When tragedies like the massacre in Aurora, Colorado happen, a quiet side effect is that movies and TV shows sometimes have to scramble to adjust or edit scenes that contain elements reminiscent of said tragedies. After 9/11, for example, a number of movies had to decide whether or not to leave the World Trade Center towers in. Men in Black II had a climactic scene that took place at the WTC but it was digitally changed to the Statue of Liberty. The Bourne Identity had to be changed quite a bit due its terrorism plot and Collateral Damage‘s release was delayed four months because of a scene in which a terrorist bombs a building in Los Angeles. Even kids’ movies were affected. In The Incredibles, there was initially a scene in which a frustrated Mr. Incredible takes his anger out on a building and accidentally damages a neighboring building. This had to be changed as the scene was deemed to be too reminiscent of the WTC collapse.
So far, two upcoming movies are making adjustments so as not to upset audience members. Step Up 4, which comes out this Friday, contains a scene in which a group of dancers infiltrate a corporate party carrying smoke canisters and wearing gas masks similar to those of Aurora shooting suspect James Holmes. The scene is going to remain in the movie, but the studio, Summit Entertainment, has pulled advertising that contained clips of that scene. Summit released a statement about their decision, and made a point of describing the movie as an “inspirational, nonviolent film.”
(Though, honestly, was anyone in danger of going to see that movie? Don’t get me wrong, I have seen all of the films in the Step Up oeuvre, but they’re pretty terrible. At least, the parts where they’re trying to have a plot and won’t just shut up and dance are extremely shitty. Step Up 3 was almost unwatchable with the amount of “acting” they kept insisting on doing. Step Up 4 centers around a troupe of dancers whose preferred mode of discourse is flash mobs, which irritate me enough as it is.)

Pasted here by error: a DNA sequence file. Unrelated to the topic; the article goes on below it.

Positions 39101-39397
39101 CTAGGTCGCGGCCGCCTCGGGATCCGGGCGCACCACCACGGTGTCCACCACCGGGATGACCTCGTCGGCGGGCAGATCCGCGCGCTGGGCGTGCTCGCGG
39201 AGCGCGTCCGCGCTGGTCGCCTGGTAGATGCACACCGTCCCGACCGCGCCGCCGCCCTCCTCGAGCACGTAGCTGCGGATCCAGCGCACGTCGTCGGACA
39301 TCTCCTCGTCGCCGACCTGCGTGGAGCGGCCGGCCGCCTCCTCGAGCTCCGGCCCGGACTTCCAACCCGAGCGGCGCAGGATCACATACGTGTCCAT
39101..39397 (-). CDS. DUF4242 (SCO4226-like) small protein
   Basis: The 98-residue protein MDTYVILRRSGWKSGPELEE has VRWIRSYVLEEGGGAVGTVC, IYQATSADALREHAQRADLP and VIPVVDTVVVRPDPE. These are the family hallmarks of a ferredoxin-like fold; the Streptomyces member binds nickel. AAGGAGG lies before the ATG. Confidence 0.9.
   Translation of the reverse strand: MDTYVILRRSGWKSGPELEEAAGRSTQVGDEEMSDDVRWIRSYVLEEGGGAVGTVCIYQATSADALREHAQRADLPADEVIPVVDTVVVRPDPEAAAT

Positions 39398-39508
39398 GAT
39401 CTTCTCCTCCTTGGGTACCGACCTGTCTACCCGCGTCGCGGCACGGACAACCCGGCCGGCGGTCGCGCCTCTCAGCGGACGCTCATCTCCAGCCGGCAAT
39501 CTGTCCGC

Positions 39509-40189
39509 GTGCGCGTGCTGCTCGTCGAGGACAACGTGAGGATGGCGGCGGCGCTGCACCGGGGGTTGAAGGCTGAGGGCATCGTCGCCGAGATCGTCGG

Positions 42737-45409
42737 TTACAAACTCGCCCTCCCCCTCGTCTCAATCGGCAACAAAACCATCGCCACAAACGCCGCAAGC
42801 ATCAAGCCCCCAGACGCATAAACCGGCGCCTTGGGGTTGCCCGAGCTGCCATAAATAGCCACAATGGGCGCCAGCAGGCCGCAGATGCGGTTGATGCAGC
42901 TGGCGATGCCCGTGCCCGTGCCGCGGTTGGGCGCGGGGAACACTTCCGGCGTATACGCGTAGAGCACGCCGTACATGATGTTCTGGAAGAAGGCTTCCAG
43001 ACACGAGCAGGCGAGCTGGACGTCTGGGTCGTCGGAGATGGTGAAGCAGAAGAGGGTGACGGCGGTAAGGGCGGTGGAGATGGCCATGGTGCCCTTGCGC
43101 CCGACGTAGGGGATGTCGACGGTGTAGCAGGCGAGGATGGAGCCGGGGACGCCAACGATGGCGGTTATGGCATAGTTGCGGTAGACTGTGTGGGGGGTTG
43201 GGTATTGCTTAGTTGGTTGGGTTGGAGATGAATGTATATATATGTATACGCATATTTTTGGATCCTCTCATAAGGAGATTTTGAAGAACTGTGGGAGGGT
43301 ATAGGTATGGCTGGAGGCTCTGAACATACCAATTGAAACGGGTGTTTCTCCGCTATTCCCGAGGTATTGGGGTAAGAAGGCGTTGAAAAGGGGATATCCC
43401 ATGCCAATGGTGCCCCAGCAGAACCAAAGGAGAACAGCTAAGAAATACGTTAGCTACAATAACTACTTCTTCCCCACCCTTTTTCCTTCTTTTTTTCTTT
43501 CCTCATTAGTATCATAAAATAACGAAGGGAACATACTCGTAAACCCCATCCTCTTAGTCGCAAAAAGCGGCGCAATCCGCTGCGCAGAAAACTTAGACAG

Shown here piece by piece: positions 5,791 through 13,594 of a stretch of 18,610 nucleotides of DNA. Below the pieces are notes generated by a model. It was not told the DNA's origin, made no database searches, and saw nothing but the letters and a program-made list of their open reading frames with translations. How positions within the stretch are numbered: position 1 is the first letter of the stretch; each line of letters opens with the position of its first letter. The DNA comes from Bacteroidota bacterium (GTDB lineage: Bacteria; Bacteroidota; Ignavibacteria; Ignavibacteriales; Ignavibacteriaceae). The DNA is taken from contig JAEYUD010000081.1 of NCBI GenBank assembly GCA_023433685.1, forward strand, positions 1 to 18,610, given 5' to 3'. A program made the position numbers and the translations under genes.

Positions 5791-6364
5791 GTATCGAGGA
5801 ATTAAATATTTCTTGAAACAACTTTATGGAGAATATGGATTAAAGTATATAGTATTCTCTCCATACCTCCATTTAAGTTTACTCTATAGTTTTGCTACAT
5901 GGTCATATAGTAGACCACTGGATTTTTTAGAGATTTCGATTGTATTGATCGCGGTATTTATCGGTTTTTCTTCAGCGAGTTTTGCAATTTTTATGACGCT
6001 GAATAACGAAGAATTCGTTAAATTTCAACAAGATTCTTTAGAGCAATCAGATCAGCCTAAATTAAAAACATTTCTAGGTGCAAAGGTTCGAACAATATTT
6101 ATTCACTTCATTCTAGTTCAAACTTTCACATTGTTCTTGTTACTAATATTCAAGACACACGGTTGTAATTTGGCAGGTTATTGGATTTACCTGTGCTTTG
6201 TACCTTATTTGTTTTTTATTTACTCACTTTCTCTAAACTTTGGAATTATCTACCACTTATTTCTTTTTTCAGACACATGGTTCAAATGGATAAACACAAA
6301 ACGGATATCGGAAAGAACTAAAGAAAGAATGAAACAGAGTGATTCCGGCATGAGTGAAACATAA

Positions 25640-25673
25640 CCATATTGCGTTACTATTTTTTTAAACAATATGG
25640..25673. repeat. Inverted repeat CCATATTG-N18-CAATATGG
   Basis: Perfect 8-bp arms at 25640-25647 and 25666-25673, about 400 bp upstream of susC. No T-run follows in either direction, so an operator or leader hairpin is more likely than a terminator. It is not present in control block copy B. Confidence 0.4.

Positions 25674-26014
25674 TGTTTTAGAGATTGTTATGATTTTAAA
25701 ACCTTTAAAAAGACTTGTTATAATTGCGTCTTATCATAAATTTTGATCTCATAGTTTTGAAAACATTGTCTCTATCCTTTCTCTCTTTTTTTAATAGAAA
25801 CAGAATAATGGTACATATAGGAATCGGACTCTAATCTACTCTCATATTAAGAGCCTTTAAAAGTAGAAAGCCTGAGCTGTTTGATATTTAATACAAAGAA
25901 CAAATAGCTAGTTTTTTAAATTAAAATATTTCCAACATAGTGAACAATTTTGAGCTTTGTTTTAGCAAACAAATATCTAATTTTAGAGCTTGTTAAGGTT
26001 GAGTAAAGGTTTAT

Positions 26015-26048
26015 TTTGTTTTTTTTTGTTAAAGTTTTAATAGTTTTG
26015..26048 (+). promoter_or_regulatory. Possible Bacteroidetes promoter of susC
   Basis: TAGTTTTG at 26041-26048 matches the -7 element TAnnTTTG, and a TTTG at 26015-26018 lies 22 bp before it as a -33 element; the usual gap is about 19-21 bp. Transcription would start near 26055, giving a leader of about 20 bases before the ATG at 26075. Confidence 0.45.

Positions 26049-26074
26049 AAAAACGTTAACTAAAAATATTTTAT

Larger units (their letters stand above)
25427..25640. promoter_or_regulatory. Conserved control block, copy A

The other movie that has to make some quick changes is Gangster Squad, which is about a special police crew that sets out to destroy the mob in 1940s Los Angeles.
The Ryan Gosling flick was supposed to come out September 7th, but its release has been pushed back to January 11th. The only other movie scheduled for release that day is Hansel and Gretel: Witch Hunters, which…yeah, I don’t think Gangster Squad has much to worry about, competition-wise. The reason for the delay? Well, there’s a scene in which a shoot-out takes place inside a movie theater. Ugh, uncomfortable squirming, amirite? The delayed release will give Warner Brothers time to re-shoot the scene. You can still glimpse the scene in the trailer below (though this might get pulled from YouTube soon).
Since Warner Brothers is the studio that released The Dark Knight Rises, the film that was showing when the Aurora massacre took place, it seems like the right move. Especially since The New York Times ran an article yesterday examining Warner Brothers’ central position in the debate over violence depicted in media, as many of their films are violent.
Warner Brothers’ decision to edit the movie isn’t universally supported, however. Detractors over at the Indiewire blog think that the change means letting the Aurora shooter have more influence than he deserves. How do you feel about it? Should Warner Brothers and Gangster Squad have owned the movie’s particular depiction of violence? Would delaying the release have been enough?